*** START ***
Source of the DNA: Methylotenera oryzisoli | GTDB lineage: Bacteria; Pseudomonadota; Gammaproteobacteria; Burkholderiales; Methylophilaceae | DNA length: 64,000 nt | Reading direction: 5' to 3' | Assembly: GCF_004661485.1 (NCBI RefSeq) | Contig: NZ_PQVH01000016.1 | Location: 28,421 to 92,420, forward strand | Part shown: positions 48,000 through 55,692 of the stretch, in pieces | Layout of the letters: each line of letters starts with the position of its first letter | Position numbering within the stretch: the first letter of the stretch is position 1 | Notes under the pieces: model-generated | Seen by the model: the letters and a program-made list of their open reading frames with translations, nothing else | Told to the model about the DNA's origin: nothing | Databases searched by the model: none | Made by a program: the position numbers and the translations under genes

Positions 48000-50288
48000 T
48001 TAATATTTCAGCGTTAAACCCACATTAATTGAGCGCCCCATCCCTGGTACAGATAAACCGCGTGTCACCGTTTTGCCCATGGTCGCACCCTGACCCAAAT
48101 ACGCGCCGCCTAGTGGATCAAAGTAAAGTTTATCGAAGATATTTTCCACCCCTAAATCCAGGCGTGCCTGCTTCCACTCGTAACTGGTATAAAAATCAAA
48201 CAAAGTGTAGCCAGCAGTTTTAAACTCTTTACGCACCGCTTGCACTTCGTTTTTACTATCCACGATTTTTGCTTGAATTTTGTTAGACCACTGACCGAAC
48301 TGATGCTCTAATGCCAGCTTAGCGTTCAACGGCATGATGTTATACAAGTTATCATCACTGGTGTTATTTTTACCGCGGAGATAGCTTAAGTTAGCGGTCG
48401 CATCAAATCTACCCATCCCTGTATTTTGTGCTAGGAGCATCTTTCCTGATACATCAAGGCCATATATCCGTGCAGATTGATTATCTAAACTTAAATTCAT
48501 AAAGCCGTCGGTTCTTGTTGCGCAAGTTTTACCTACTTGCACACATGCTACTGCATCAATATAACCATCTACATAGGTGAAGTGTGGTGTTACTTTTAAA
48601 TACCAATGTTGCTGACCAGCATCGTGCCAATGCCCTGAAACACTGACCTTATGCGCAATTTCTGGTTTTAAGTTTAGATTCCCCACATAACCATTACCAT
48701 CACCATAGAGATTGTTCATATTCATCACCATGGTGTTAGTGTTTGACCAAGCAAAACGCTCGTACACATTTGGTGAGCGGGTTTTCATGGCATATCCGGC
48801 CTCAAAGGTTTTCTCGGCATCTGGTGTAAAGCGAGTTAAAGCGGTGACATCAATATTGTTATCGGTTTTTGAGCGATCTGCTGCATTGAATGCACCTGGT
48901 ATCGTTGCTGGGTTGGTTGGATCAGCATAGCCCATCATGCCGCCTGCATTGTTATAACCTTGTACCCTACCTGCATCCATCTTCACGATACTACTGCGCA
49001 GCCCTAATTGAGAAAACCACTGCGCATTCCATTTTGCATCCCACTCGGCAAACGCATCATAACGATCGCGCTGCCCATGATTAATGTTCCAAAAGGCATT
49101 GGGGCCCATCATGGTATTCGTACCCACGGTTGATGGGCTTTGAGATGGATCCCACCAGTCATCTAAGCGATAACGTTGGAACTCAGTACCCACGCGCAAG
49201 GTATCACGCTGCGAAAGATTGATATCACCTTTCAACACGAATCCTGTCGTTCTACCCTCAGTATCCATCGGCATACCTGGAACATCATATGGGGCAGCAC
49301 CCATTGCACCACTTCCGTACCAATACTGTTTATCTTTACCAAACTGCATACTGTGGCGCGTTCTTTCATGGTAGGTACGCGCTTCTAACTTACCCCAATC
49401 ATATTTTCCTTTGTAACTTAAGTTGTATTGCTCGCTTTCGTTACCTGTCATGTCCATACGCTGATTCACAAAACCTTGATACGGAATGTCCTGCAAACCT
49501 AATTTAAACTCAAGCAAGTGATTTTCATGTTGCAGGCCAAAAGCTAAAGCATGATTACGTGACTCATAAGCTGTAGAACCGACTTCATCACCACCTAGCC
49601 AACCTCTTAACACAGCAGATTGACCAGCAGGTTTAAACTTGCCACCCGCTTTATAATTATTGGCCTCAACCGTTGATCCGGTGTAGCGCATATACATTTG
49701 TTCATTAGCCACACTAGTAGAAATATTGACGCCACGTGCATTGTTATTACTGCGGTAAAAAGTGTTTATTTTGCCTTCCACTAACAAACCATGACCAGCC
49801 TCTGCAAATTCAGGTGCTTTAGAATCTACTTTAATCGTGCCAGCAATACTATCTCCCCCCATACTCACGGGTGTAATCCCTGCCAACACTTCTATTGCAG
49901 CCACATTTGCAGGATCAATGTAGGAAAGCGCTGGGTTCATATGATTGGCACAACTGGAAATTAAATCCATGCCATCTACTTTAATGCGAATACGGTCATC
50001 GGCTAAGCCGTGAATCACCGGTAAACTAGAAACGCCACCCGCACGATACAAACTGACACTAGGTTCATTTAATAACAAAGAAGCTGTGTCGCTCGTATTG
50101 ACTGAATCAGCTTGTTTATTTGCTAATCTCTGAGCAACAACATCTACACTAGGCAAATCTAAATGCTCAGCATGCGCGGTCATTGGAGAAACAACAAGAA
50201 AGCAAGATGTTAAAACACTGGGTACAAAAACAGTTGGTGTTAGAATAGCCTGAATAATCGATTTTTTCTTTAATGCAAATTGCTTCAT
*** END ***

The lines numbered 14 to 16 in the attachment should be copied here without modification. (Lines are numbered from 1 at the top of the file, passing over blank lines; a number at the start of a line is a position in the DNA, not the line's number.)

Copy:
49001 GCCCTAATTGAGAAAACCACTGCGCATTCCATTTTGCATCCCACTCGGCAAACGCATCATAACGATCGCGCTGCCCATGATTAATGTTCCAAAAGGCATT
49101 GGGGCCCATCATGGTATTCGTACCCACGGTTGATGGGCTTTGAGATGGATCCCACCAGTCATCTAAGCGATAACGTTGGAACTCAGTACCCACGCGCAAG
49201 GTATCACGCTGCGAAAGATTGATATCACCTTTCAACACGAATCCTGTCGTTCTACCCTCAGTATCCATCGGCATACCTGGAACATCATATGGGGCAGCAC